Political representation is at the core of democracy, equality and economic development for many societies. Central to the concept of political representation is the belief that all social groups must be present or at least be represented in public policy-making processes. The assumption is that to be present or represented is to be heard and thus influence decisions and policies. Policies are what inform what is to be done.
Political representation varies depending on contexts but in most situations, it tends to be consistent with a wide variety of views on what representing implies and what the duties of representatives are. In some cases, represention may mean acting on behalf of the citizens or specific social groups or sometimes it may mean acting according to what the representatives themselves adjudge as being in the best interests of the people or their own interests. Policy formulation and implementation are often the outcomes of these types of representation.
And representatives may be viewed as individuals who have been authorised to act on behalf of others and to advance their interests, or may alternatively be viewed as those who will be held to account by those they are representing. Political representation can happen along different units such as social groups and areas, and there are different types of representation such as substantive, symbolic and descriptive.
In the global political arena, there remains a question of why global representation by those from marginalised societies has not addressed the systemic global imbalances between powerful and poor countries. Is it that those who wield power have a deep-seated hatred for the formerly marginalised societies? Global imbalances, mainly on the economic front, are one of the reasons poverty continues to wreak havoc among former colonies. There is consensus among most policy-makers that global imbalances drive and perpetuate poverty, are a key global policy challenge, and are a threat to economic and political stability in the world.
But the world appears to have made advances, mainly with many dark-skinned people assuming leadership positions. Why are there no major changes in global policies to address the imbalances? Some scholars have argued that what the world has witnessed as the rise of people of colour in key leadership positions is merely symbolic with very limited power to address the systematic imbalances inherent in the organisations they lead. They further posit that their roles are limited to implementing policies and strategies that advance the interests and policies embedded in the systems.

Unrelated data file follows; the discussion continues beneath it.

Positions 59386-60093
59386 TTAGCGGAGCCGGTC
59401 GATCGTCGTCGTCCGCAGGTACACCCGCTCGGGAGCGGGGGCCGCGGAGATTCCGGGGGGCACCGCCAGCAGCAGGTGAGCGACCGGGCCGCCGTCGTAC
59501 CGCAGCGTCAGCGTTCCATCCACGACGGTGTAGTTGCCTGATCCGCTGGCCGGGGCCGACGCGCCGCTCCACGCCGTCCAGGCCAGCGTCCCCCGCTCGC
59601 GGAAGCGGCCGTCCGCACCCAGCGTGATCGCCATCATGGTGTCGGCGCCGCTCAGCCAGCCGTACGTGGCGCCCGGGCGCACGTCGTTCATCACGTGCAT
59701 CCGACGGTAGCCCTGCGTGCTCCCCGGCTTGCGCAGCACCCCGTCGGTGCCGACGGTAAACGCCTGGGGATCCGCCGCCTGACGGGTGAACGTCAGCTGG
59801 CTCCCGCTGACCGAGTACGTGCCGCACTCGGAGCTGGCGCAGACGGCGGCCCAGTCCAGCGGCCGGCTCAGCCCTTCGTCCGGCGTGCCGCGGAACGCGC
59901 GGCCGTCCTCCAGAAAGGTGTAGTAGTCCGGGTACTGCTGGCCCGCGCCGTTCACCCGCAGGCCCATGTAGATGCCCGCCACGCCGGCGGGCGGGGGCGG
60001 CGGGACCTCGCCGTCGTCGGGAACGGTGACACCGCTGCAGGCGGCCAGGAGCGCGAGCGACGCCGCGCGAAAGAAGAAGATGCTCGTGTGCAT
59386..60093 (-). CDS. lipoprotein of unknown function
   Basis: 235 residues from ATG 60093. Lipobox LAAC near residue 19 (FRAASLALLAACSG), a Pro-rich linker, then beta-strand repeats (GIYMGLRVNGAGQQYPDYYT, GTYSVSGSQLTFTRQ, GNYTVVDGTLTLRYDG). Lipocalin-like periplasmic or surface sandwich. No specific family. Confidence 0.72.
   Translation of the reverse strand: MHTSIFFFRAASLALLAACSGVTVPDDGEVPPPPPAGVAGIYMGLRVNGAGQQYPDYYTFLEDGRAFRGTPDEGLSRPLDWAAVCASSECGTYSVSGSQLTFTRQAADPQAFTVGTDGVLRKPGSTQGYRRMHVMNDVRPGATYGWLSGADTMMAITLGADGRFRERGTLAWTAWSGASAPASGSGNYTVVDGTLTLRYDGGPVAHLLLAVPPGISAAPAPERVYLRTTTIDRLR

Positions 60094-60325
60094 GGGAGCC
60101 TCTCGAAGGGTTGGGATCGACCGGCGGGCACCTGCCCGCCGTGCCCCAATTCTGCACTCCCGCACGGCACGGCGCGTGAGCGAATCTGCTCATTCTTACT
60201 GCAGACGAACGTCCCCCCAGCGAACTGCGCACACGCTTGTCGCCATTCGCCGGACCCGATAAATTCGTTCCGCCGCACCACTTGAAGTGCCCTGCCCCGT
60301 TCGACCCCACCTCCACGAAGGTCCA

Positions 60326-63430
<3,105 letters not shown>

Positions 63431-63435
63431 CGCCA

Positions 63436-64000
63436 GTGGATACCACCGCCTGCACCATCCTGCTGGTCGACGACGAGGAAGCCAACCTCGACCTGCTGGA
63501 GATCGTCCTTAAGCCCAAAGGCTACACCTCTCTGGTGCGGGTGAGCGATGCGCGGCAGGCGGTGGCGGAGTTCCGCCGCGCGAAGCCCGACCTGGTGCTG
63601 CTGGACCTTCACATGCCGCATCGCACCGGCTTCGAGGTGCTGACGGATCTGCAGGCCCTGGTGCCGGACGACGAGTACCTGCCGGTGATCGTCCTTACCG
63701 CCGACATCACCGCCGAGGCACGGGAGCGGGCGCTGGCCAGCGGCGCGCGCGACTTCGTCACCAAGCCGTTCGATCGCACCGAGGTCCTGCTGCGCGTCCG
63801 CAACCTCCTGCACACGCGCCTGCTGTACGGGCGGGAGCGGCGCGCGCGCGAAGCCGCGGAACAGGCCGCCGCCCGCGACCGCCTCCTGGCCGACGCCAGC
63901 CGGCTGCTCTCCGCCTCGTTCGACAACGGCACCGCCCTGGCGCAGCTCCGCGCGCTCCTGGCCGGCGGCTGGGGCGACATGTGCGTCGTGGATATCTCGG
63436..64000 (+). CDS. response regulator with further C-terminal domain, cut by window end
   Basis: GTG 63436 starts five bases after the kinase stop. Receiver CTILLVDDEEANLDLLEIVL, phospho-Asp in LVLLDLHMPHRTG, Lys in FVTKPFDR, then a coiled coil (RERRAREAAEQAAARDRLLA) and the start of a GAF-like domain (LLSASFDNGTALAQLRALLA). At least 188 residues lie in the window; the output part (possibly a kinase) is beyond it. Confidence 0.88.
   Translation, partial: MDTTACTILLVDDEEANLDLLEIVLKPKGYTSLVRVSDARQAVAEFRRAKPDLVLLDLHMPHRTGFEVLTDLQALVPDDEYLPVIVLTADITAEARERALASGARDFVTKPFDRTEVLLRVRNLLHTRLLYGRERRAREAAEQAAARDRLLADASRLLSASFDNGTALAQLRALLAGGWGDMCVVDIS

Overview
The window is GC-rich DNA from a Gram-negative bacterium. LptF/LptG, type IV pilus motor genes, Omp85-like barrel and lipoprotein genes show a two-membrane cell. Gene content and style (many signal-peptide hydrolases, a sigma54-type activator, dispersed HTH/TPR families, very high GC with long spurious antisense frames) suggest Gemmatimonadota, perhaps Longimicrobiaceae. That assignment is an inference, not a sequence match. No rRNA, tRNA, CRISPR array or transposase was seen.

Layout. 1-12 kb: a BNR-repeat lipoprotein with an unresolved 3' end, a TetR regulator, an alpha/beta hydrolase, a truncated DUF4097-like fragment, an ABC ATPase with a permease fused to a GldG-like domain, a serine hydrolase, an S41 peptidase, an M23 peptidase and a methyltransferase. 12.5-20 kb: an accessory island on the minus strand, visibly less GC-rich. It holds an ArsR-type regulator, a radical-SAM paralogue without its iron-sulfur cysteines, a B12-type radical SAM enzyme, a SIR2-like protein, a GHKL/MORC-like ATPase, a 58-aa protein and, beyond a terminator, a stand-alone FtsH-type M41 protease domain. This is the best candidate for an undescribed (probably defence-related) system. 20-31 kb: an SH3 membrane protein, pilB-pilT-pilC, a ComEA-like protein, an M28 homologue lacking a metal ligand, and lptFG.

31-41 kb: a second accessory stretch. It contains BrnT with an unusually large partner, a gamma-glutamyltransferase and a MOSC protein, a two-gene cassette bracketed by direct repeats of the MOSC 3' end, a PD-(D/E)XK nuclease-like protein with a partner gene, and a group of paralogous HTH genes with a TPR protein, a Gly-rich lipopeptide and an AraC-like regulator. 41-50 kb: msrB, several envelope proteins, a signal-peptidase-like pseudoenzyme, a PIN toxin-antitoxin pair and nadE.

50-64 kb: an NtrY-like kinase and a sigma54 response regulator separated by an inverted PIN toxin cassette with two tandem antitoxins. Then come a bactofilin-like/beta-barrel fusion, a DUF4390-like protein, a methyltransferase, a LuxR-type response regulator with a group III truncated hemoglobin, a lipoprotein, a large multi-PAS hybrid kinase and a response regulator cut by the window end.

Kofi Annan of Ghana was the first black African to hold the post of secretary-general of the United Nations (1997 to 2006). In the United States, Mr Barack Obama became the first black President of that country from 2009 to 2017, while in the United Kingdom today Mr Rishi Sunak, whose parents are of Indian descent, just became the first dark-skinned Prime Minister in October 2022. The mayor of London, Mr Sadiq Aman Khan is of Pakistan origin. This must represent change and yet it has cast doubt among many.
Why then have these achievements not addressed the global imbalances mainly the unfair trade relations between the north and the south? Addressing this question begins by understanding the difference between being appointed to implement and being elected to represent. The difference lies in that one has the power to execute and implement policy, while the other has the political power to influence policy positions and direction.
The examples above present the former with limited political power to influence major policy changes. Their role is limited to delivering on their mandates. Their performance is measured based on the terms of reference already prescribed to them by the appointing authorities who are also policymakers. Now on the public dashboard, it appears as if people of colour have had a chance to fix the imbalances in a context where there is a deficit of political power to help them do so.
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It is, thus, not enough to have people of colour in what looks like positions of power as a means to address global imbalances. Representation should be the first step towards influencing policies. And once the marginalised have access to policy spaces, then they exercise their full rights by expressing their views and ensuring that those views become part of policy and its implementation.
The challenge with former colonies is that, while they have access to the broader global governance policy spaces, their role is limited to attendance and acceptance or rejection of policy ideas. The real policy-formulating spaces are secluded and only occupied by superpowers who bring their ideas to the open space for endorsement.
The reason for this is simple. It is almost impossible to address imbalances without someone losing power and control of something. Western countries have been aware of this for many centuries and for that reason they present policy ideas that preserve their interests for former colonies to endorse so it looks like there is a global consensus. If a policy space is unable to meet your needs and interests, the only choices are to protest or form an alternative space which takes care of your interests.